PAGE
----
UNITED NATIONS — A survey of sexual harassment within the far-flung United Nations system found that a third of respondents experienced at least one incident in the last two years — most commonly sexual stories or jokes that were offensive.
The online survey conducted by the consulting company Deloitte in November was sent to all U.N. staff, temporary personnel and contractors, ranging from drivers to cleaners, who worked at facilities around the world. It got 30,364 replies — or about 17 percent of those polled.
U.N. Secretary-General Antonio Guterres said in a letter to U.N. staff obtained Wednesday that the “moderately low” response tells him that “we still have a long way to go before we are able to fully and openly discuss sexual harassment.”
There also might “be an ongoing sense of mistrust, perceptions of inaction and lack of accountability,” he said.
According to the survey, 33 percent, or 10,032 of the respondents, reported experiencing at least one instance of sexual harassment in the last two years. In addition, nearly 38.7 percent reported sexual harassment had occurred at some point during their time at the United Nations.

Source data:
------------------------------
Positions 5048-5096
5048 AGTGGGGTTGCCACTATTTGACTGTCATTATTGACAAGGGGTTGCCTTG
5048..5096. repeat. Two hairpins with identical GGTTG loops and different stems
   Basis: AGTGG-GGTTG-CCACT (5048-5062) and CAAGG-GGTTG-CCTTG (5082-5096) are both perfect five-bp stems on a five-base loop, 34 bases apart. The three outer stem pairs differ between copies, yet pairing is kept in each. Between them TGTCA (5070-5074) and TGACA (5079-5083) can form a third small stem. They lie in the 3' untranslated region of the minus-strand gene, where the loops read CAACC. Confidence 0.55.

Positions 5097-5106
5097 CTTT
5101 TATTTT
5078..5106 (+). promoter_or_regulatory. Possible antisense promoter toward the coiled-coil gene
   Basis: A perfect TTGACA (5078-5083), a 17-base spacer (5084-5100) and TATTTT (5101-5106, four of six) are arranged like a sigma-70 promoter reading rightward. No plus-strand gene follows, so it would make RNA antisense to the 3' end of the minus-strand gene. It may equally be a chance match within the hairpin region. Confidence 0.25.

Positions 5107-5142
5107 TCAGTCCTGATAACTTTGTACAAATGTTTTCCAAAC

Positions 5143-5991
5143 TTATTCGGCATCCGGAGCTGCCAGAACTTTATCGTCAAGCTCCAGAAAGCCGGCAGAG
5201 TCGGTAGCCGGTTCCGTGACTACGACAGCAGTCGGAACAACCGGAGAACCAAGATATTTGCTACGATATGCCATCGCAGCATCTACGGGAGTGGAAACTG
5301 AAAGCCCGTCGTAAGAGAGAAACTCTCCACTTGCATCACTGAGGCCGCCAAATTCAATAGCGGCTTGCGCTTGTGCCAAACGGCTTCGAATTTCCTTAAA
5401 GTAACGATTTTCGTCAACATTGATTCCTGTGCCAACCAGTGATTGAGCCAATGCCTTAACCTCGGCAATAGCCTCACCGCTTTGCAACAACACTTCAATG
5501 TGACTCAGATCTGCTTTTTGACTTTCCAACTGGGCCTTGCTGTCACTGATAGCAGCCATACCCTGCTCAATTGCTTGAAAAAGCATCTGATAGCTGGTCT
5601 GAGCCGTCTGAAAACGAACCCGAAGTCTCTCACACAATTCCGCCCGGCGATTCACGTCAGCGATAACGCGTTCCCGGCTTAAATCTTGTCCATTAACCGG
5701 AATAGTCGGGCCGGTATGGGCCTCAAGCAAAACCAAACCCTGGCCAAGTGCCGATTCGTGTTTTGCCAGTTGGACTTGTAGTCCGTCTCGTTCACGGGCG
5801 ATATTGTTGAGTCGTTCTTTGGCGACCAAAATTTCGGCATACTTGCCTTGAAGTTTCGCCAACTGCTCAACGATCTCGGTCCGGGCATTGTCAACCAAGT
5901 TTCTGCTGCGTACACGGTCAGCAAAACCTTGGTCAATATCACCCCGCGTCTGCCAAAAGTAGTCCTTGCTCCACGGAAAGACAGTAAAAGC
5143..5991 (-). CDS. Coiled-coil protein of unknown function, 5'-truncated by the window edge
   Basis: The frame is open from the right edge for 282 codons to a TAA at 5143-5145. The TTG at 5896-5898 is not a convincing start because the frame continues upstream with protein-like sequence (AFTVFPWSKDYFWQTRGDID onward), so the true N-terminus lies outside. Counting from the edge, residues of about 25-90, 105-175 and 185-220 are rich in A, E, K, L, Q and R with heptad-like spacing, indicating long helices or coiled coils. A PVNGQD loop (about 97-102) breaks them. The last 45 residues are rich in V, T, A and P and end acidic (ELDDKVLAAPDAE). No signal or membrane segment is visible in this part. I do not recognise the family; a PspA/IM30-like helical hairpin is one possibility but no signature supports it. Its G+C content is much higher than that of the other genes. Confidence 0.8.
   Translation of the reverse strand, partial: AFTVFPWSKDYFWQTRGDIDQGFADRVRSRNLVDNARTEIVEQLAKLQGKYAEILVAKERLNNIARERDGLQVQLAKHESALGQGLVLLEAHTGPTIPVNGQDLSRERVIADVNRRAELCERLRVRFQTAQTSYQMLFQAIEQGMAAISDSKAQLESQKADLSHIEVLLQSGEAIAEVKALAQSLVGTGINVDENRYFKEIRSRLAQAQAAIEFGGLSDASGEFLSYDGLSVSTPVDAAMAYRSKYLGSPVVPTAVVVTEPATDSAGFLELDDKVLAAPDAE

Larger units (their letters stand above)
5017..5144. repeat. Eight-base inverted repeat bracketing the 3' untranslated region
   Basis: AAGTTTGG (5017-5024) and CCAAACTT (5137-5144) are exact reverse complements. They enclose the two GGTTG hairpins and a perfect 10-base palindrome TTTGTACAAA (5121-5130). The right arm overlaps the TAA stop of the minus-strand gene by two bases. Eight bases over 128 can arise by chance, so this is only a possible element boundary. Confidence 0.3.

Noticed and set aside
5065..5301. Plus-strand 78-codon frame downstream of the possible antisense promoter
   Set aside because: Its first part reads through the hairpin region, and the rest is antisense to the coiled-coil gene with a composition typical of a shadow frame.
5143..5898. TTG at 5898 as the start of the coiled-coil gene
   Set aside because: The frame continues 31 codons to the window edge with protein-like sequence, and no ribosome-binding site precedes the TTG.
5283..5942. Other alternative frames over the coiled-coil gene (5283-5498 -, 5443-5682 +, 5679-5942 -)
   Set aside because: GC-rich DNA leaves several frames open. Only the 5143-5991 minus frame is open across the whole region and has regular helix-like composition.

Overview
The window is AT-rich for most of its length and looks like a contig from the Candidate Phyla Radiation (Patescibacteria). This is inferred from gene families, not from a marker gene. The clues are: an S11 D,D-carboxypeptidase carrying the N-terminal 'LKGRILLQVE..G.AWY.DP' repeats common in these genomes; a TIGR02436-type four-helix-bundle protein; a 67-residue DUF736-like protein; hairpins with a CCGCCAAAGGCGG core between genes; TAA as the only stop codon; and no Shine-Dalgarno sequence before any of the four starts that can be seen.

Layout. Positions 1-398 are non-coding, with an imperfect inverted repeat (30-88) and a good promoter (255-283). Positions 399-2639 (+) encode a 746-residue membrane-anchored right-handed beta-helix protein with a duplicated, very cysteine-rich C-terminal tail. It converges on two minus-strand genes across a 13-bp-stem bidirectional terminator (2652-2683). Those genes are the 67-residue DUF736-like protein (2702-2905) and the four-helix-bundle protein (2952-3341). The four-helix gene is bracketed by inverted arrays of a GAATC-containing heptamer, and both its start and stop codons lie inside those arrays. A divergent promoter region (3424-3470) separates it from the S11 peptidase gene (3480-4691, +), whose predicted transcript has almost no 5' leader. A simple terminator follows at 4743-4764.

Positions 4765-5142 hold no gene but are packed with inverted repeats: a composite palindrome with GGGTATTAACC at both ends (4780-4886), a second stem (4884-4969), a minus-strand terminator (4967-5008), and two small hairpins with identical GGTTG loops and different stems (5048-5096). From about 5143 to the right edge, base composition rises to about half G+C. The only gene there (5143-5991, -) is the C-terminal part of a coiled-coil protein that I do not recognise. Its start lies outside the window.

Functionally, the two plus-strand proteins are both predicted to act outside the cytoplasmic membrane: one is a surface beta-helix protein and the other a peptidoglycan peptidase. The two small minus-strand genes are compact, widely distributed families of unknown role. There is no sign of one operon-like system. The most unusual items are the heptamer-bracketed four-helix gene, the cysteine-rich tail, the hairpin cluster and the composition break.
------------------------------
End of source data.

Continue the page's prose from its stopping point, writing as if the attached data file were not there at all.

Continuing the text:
“While these figures are comparable to other organizations, we cannot comfort ourselves with the idea that we are all struggling to address this scourge,” Guterres said. “As an organization founded on equality, dignity and human rights, we must lead by example and set the standard.”
Deloitte reported that the most common forms of sexual harassment was the telling of offensive sexual stories or jokes, reported by 21.7 percent of respondents. This was followed by offensive remarks about a person’s appearance, body or sexual activities, reported by 14.2 percent.
The survey said 10.1 percent of respondents reported being touched in a way that made them feel uncomfortable, 9.1 percent reported unwanted attempts to establish a romantic sexual relationship, and 1.3 percent reported attempts to sexually assault them or actual attacks including rape.
The highest prevalence of sexual harassment was reported by respondents who identified themselves as women, lesbian, gay or queer — and junior staff. Volunteers and consultants were greater targets than employees of the U.N.
Guterres said more needs to be done to address the vulnerability of these groups.
He said the U.N. has beefed up investigations and compiled a database that prevents the re-hiring of anyone responsible for sexual harassment while employed in the U.N. system.
“Perhaps one of the most important findings of the survey is the way in which exclusion and incivility are highly correlated with incidents of harassment, providing a permissive environment for such behavior,” Guterres said.
He said the U.N. must “foster a workplace that is inclusive, where accountability is consistent, where power is never abused and where there is no fear of retaliation.”